Milan is known around the world as a fashion capital. For Italians, it is also a place where business and finance rule the city. Most often viewed as the cold hearted Milanese by Southern Italians, it is a place to see and be seen where wealth rules the city. It also possesses one of the world’s most famous Opera houses: Teatro all a Scala. If you find yourself in this city during fashion week, you are not going to be disappointed by the tall skinny models. However, if you are there for only a short period of time, the itinerary below will help you plan your stay.

Begin your day with a nice espresso or cappuccino and a “cornetto” (similar to the French Croissant but with a filling inside and a bit more sweet). Continue by going to the Duomo, which is one of the world’s largest Gothic cathedrals. If time permits, go the roof which is covered with statues and see the city from up top. Continue your visit through the stylish Galleria Vittorio Emanuele II where you can enjoy a five Euro coffee in the Gucci store. If you are one of the few lucky ones that can afford to shop or if you are like the rest of us who want to admire the beauty which is so far reached, continue your walk to the fashion triangle.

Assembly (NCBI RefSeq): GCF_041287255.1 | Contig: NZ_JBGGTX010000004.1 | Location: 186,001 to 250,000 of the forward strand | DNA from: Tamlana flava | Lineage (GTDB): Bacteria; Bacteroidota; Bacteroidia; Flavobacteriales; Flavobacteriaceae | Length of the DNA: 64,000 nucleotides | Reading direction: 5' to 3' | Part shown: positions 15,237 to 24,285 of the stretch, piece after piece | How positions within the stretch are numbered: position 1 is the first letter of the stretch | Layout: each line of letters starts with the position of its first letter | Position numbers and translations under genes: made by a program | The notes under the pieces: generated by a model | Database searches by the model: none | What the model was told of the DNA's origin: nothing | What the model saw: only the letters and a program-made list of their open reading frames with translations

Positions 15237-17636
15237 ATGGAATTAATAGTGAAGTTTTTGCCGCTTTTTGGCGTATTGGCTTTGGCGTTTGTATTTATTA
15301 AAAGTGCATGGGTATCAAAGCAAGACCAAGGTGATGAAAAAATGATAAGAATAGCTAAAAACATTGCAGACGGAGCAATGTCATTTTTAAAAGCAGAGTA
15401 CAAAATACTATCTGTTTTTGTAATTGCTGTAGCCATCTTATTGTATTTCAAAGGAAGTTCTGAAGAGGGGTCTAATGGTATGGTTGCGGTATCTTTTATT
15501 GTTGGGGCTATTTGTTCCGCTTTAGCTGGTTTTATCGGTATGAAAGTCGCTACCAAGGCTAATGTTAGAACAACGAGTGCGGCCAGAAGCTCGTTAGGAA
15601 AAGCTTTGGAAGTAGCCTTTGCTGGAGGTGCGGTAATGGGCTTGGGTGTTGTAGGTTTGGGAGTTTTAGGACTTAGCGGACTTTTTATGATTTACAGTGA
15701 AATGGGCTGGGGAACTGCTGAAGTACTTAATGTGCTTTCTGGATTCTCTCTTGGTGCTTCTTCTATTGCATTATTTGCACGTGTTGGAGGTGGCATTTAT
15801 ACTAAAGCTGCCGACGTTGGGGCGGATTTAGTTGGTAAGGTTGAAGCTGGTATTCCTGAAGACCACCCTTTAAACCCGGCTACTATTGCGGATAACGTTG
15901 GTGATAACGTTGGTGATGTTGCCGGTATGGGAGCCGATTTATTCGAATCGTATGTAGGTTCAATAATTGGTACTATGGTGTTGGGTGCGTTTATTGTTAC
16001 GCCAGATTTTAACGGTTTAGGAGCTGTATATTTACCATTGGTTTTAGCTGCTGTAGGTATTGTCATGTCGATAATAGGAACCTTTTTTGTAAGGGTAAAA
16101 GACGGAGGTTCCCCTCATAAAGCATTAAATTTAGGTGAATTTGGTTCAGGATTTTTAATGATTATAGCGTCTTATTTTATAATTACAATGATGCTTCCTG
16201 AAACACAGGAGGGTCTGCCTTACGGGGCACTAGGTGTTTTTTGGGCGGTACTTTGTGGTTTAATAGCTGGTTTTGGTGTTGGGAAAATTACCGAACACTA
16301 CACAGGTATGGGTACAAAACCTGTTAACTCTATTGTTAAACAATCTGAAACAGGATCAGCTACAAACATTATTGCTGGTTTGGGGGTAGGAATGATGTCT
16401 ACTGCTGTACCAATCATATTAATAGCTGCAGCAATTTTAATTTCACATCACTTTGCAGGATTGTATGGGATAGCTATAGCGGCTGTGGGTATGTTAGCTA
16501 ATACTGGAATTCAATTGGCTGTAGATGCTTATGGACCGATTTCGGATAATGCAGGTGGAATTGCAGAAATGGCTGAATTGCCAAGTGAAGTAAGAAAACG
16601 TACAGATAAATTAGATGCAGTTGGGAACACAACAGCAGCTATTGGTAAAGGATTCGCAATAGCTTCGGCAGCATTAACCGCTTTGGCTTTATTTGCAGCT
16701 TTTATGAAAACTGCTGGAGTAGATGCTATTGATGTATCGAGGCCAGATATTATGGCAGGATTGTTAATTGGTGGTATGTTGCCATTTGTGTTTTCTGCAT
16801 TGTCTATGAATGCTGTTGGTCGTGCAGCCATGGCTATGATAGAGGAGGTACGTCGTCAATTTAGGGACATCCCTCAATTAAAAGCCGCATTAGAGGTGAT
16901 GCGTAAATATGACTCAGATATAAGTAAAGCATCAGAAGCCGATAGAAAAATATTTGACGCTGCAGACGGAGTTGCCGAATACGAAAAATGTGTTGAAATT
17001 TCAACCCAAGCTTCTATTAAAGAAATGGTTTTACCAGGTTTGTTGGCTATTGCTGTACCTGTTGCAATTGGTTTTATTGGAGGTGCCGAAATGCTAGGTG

Vittorio Emanuele

Fashion Triangle also known as the Golden Triangle is just north of the Duomo, around the streets of Via Montenapoleone, Via Della Spiga and Via Manzoni.  It hosts all of your famous Italian designers such as Dolce and Gabbana, Armani, Versace, Valentino, Cavalli, Gucci and Prada to name a few. Continue your visit by going to Luini Panzerotti for the best Panzerotti in Milan. You will know it is good as you will see a line up outside.

Continue your day by going to Pinacoteca Ambrosiana to explore some 15th-16th century art among some other paintings from other periods. Then continue to Castello Sforzeco which is a Renaissance palace which today contains exhibitions of applied arts, archaeology and antique furniture collection, among other things.

Typical Street of Milan

Finish your stay, by going to the area called Navigli (a place I called home for over 4 months). Navigli is the area where historic canals still remain. It hosts many restaurants which between the hours of 6 and 9pm host “Happy Hour” or “Apparativo” in Italian. This is where for 6-10 Euros, you can get an alcoholic cocktail and an open buffet usually with pizza, some meat, cold cuts, appetizers and desserts. Milanese usually end their day by going on a “Passagata” or a walk around the neighbourhood and enjoy a late night “Gelato”. If you are craving crepes and you are in the Navigli area, right on the corner they make Crepes, order it with custard and you will not be disappointed!

If you have more time in Milan or if you have more than 3 months to plan your stay, you should check out Leonardo Da Vinci’s The Last Supper which is located in Santa Maria Della Grazie